Whether you have standard radiators, traditional column radiators or heated towel rails, you can generally expect them to operate reasonably quietly. However, you may notice your radiator clicking which can lead you to start worrying and wondering ‘why does my radiator click?’. With boiler repairs and plumbing work always seeming to be so expensive, you want peace of mind that your central heating system is in tip-top condition. Although radiators making clicking noises is generally nothing to worry about, if the clicking is persistent you may want to conduct some maintenance to ensure everything is working properly. Here, we will discuss how to stop radiators clicking, and what exactly it might mean.
Why Does My Radiator Click?
Radiator clicking noises can be very irritating. You might find yourself being woken up in the middle of the night by clicking, banging, and knocking or throughout the day when you’re trying to get on with work. It’s normal for radiators to make some strange noises if they haven’t been used for a while or if they’re warming up in cold weather. While it’s common for your radiators to be making some sort of noise, it’s best to keep on top of them.
Air Bubbles Causing Radiator Clicking
The most common cause of radiator clicking noises is simply air bubbles, however central heating systems are built to cater for it, so it’s usually nothing to worry about. Warm water flowing through the pipes will inevitably leave air bubbles behind, causing them to get bigger and smaller in your pipes resulting in your radiator clicking. The clicking is caused when there is movement inside your radiator’s piping. The water inside your pipes leaves air behind which will expand and collapse your piping. These air bubbles may cause heating problems with your radiator system and so will need to be dealt with if the clicking persists.
Radiators Making Clicking Noise Due to Pipe Warping
Another cause of noisy radiators is pipe warping. The radiator pipes expand and contract due to the heat that they are exposed to. Even though this is a very slight expansion, it can still cause a radiator clicking noise that can be heard throughout the home. Sometimes, the structural rigidity of the pipes is compromised and can lead to loud creaks, groans and clicks. In more serious cases, if your piping has been run through wooden joints, the wood and metal can be broken. If this happens, you must hire a plumber to remove the wooden joints – however, this is rare.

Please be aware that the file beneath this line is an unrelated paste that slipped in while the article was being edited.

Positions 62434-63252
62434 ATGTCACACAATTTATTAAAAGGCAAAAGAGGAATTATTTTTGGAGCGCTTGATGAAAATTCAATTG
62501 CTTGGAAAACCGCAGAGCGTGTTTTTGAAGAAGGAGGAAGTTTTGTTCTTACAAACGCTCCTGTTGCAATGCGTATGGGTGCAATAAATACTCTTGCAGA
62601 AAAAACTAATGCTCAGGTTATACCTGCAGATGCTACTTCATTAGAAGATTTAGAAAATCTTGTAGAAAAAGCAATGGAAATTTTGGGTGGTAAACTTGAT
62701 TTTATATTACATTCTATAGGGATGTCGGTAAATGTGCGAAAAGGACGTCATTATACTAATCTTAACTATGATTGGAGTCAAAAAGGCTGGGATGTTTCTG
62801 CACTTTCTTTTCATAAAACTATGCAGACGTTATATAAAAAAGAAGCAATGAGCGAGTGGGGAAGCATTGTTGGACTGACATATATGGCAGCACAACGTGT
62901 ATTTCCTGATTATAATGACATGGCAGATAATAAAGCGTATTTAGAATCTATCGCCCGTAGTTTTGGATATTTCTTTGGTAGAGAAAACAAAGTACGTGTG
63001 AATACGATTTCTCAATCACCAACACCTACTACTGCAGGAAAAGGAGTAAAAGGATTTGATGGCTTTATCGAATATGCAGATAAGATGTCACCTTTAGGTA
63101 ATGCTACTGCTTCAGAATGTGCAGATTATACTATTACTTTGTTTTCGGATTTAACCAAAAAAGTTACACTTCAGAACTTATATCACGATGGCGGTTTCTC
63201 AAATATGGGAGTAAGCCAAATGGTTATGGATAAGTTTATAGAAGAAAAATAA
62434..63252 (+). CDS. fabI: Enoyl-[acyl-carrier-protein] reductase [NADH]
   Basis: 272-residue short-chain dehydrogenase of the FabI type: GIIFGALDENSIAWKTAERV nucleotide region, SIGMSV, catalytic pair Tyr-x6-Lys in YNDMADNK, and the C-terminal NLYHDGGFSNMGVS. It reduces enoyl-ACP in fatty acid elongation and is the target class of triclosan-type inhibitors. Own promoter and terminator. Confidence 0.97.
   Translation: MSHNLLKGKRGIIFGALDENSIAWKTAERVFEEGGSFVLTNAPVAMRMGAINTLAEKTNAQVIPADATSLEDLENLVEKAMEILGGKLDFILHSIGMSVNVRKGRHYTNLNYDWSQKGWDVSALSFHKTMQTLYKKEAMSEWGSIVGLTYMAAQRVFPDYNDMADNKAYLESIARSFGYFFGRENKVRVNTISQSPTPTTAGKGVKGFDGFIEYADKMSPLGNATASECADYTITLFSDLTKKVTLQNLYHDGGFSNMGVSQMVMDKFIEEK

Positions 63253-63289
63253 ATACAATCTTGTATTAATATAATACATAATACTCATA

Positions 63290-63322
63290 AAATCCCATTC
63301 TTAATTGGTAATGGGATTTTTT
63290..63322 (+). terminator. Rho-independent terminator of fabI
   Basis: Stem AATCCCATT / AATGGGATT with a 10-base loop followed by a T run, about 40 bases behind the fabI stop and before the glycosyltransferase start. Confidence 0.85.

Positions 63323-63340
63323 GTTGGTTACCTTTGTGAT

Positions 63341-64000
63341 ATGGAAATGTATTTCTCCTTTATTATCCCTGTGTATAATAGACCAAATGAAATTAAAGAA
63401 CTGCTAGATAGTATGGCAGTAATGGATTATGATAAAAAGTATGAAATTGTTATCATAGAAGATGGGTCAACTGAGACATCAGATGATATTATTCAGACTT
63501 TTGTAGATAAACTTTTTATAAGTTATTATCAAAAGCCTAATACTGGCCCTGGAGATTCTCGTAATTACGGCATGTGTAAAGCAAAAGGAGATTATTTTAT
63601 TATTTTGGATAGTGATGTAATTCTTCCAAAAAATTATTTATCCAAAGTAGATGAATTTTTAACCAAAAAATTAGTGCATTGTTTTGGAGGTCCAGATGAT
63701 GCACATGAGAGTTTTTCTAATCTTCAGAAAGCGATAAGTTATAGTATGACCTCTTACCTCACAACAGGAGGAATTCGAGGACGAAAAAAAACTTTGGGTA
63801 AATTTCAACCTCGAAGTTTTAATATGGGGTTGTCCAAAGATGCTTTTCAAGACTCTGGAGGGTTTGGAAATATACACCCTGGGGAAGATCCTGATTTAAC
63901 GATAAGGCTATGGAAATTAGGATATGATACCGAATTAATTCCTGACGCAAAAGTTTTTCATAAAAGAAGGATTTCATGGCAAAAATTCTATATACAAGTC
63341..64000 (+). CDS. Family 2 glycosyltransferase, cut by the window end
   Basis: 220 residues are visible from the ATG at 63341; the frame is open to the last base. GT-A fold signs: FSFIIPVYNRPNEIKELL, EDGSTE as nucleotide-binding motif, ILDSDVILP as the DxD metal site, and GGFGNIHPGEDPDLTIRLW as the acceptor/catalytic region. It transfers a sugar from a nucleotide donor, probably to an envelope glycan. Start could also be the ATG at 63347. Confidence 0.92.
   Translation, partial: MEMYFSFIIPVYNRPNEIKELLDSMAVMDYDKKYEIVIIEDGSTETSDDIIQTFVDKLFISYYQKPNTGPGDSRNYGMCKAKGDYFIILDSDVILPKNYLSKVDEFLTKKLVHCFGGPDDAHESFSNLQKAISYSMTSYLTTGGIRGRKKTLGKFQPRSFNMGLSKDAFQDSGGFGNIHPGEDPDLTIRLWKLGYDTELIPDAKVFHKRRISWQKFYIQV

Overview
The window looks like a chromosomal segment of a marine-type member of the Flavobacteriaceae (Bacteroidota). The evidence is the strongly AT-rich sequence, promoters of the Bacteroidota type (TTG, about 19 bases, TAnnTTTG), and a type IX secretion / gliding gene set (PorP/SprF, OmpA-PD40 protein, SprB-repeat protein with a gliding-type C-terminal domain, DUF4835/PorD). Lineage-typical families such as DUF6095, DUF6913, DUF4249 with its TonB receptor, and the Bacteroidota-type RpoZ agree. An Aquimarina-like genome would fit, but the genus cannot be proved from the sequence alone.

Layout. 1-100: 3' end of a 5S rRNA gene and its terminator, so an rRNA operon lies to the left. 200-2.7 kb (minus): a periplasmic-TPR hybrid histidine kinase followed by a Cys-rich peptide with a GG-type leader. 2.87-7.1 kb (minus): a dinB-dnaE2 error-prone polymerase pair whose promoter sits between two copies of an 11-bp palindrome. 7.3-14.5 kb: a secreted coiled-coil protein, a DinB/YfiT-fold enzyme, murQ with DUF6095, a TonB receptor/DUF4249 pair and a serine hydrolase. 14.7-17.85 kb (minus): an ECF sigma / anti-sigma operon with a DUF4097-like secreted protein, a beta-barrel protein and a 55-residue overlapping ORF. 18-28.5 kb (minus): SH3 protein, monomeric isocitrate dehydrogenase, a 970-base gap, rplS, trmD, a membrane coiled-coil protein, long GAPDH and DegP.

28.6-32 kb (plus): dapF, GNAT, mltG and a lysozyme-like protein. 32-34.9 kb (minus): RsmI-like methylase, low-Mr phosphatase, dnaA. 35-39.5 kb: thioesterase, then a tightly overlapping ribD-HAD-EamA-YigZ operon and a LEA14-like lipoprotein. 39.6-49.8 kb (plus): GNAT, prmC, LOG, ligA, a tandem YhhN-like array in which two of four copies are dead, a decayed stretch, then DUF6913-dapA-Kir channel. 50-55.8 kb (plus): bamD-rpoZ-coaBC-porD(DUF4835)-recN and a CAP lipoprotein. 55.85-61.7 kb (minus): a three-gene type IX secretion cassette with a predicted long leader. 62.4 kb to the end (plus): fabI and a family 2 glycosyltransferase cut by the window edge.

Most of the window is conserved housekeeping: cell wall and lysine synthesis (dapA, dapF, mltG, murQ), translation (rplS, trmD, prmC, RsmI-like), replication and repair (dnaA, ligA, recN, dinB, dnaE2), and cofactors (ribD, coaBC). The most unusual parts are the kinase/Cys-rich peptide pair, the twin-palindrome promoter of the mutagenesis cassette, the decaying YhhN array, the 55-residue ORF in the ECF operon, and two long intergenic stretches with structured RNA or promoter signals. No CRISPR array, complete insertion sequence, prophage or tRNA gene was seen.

Limescale Build-Up Causing Radiator Clicking
The limescale build-up is another cause of radiators making clicking noises as it stops the water from flowing through the pipes causing a backlog of pressure. This can inevitably cause catastrophic and expensive problems down the line. Just like limescale can be seen around your bathroom taps and kettle, it can also affect your central heating system. This means that limescale has the potential to build up and affect the efficiency of your heating system. Limescale is caused by a build-up of calcium carbonate that is present in hard water, and this limescale builds up faster on hot water appliances due to the hot water evaporating off a surface much quicker than cold water would.
If you notice your boiler is noisier than usual or your taps have started building up limescale, this could mean you may have a build-up of limescale elsewhere. You can prevent limescale build-up in your heating system by investing in water softeners that hold onto the minerals that cause the limescale, or scale reducers that collects the minerals before they enter your system.
How to Stop Radiators Clicking
Depending on your problem, there are a few solutions that you could try to stop your radiators from making clicking noises.
A power flush is a mix of chemicals and water put through your heating system at high pressure. The solution can remove any limescale deposits as they break away and are flushed out and is also a great way of expelling any rust or debris that may be causing the clicking noise in your radiator. Although you can carry out a power flush yourself, we recommend enlisting the help of a plumber to do this for you to make sure it is correct. A power flush is also a good way to help if you have cold spots in your radiator, if you have cloudy tap water, or if your metal radiators take a long time to heat up.
Bleeding Your Radiator
To help get rid of air bubbles in your system, you may need to bleed your radiator. To do this, make sure your heating has been turned off so that you won’t expose yourself to any burns. Then, use a radiator bleed key to unlock the bleed valve on the side of your radiator and make sure you have a bucket or a radiator nearby to let out the excess water until you hear a hissing sound. Make sure the pressure settings on the system is correct before closing the bleed valve and turning your heating back on once you’ve done all the radiators in the house. Bleeding your radiators frequently can also save you money on bills and help you do your bit for the environment.
Cushion Your Piping
If your expanding radiator pipes are to blame for the radiator clicking noise, then cushioning your piping may be the best solution. To do this, you can either use expanding foam insulation or move the furniture your piping is expanding against and you’ll find that your radiators making clicking noise will stop.